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FRTI instructor Dean Martin monitors the progress of a fire in a burn cell simulation.
Credit: Jessica Salmond
Description: Demonstration of the FRTI mobile fire-cause simulation trainer
Dean Martin and Dave Hedrick watch a burn cell simulation.
Description: FRTI director Dave Hedrick and FRTI education coordinator Dean Martin
Published: Tuesday, July 3, 2012
David Hedrick, 573-882-4735Dean Martin, 573-882-3220
JEFFERSON CITY, Mo. – Flames and black smoke pour out of a room while the heat is felt 50 feet away. Often this is a nightmare faced by someone watching their home burn. In this case, the room was set ablaze on purpose.
It’s a special “burn cell” that’s part of the mobile fire-cause simulation trainer used by the University of Missouri Extension Fire and Rescue Training Institute (FRTI). The new module will help firefighters spot the cause of fires and recognize clues of arson.
“We’re hoping to increase the knowledge of firefighters about suspicious fire indicators,” said Dean Martin, industrial and specialized training coordinator for FRTI. “Instead of putting ‘undetermined’ on their report, they’ll be able to spot something suspicious and call for a fire marshal.”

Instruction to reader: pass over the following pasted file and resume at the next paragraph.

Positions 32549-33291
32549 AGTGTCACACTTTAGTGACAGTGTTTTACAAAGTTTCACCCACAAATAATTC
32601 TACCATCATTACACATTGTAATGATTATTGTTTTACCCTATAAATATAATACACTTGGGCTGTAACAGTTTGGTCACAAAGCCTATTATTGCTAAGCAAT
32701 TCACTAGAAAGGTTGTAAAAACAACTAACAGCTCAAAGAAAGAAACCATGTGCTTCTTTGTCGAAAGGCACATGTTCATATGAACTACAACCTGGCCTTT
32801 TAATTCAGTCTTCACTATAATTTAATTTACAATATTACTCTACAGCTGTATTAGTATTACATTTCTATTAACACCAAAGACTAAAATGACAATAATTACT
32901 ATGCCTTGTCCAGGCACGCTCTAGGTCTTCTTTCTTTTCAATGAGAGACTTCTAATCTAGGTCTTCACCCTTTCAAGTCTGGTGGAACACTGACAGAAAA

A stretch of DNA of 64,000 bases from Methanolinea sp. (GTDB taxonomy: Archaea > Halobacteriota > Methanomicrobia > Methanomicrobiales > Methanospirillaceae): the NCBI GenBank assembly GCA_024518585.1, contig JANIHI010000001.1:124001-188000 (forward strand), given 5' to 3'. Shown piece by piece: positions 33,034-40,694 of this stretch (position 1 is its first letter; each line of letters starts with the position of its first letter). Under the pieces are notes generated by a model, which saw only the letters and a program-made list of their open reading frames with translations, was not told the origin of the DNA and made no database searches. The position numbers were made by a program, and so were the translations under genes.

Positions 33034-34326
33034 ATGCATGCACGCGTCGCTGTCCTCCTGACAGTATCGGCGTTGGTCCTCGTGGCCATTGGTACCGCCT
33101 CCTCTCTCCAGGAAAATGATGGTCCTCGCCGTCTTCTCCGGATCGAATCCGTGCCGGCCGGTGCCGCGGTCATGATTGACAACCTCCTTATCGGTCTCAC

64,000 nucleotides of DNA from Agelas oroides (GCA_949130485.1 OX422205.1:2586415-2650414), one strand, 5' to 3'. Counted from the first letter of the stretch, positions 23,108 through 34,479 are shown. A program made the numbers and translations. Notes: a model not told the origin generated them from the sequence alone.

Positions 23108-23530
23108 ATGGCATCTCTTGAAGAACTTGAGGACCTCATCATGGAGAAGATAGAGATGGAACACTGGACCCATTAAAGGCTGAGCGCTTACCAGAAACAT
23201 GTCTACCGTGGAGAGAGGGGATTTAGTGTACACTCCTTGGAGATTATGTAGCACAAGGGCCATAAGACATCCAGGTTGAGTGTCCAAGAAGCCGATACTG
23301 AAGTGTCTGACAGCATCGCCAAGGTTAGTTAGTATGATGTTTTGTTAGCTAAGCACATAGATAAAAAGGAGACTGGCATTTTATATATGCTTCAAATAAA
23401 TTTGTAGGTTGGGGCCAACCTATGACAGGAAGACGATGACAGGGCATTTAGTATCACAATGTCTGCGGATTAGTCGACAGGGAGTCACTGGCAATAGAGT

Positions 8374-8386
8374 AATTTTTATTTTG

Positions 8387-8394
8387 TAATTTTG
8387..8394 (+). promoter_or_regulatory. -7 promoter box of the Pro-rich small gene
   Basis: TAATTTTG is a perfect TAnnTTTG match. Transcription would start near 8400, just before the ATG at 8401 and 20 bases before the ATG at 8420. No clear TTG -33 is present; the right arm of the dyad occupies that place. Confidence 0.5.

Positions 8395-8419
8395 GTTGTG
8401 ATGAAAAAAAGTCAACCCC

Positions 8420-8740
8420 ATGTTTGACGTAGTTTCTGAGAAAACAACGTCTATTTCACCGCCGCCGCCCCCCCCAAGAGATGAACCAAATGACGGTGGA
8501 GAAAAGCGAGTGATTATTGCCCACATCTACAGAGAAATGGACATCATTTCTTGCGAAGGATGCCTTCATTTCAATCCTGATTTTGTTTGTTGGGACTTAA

Firefighters will learn to look for clues about where a fire started, and what may have caused it.
“For instance, we’ll pour a trail of gasoline on carpet in the burn cell. That gasoline will leave a telltale sign on the carpet,” Martin said. “The firefighter can then take that information back with them and be able to recognize the pattern if it occurs at their next structure fire.”
Martin says this training is important because the men and woman who fight fires are the eyes and ears for investigators.
“I can tell you firsthand as a former fire marshal, that the first person I interview is the firefighters at the scene of a blaze,” Martin said. “I ask them the color of smoke. How did the fire react? Were the windows intact when they got there?”
Mark Fisher, with the Ellington (Mo.) Volunteer Fire Department said fire destroys many clues.
You might see blackened windows, Fisher said, but by the time the fire investigator arrives, there may not be any windows in the building or the house.
This new training begins during a meaningful year.
This year is the 80th summer fire school, said David Hedrick, director of FRTI. “It started back in 1933 with the first annual mid-Missouri Fire College, which was in conjunction with the University of Missouri.”
This is also the 30th anniversary of the founding of FRTI as an accredited institute within University of Missouri Extension.
According to Hedrick, FRTI is a perfect example of the benefits of MU Extension.
”Fire rescue training is at the heart of Extension’s mission. That mission is outreach with education,” Hedrick said. “And that’s what we do. We take fire training out to Missouri communities.”
Learn more about the MU Extension Fire and Rescue Training Institute at www.mufrti.org
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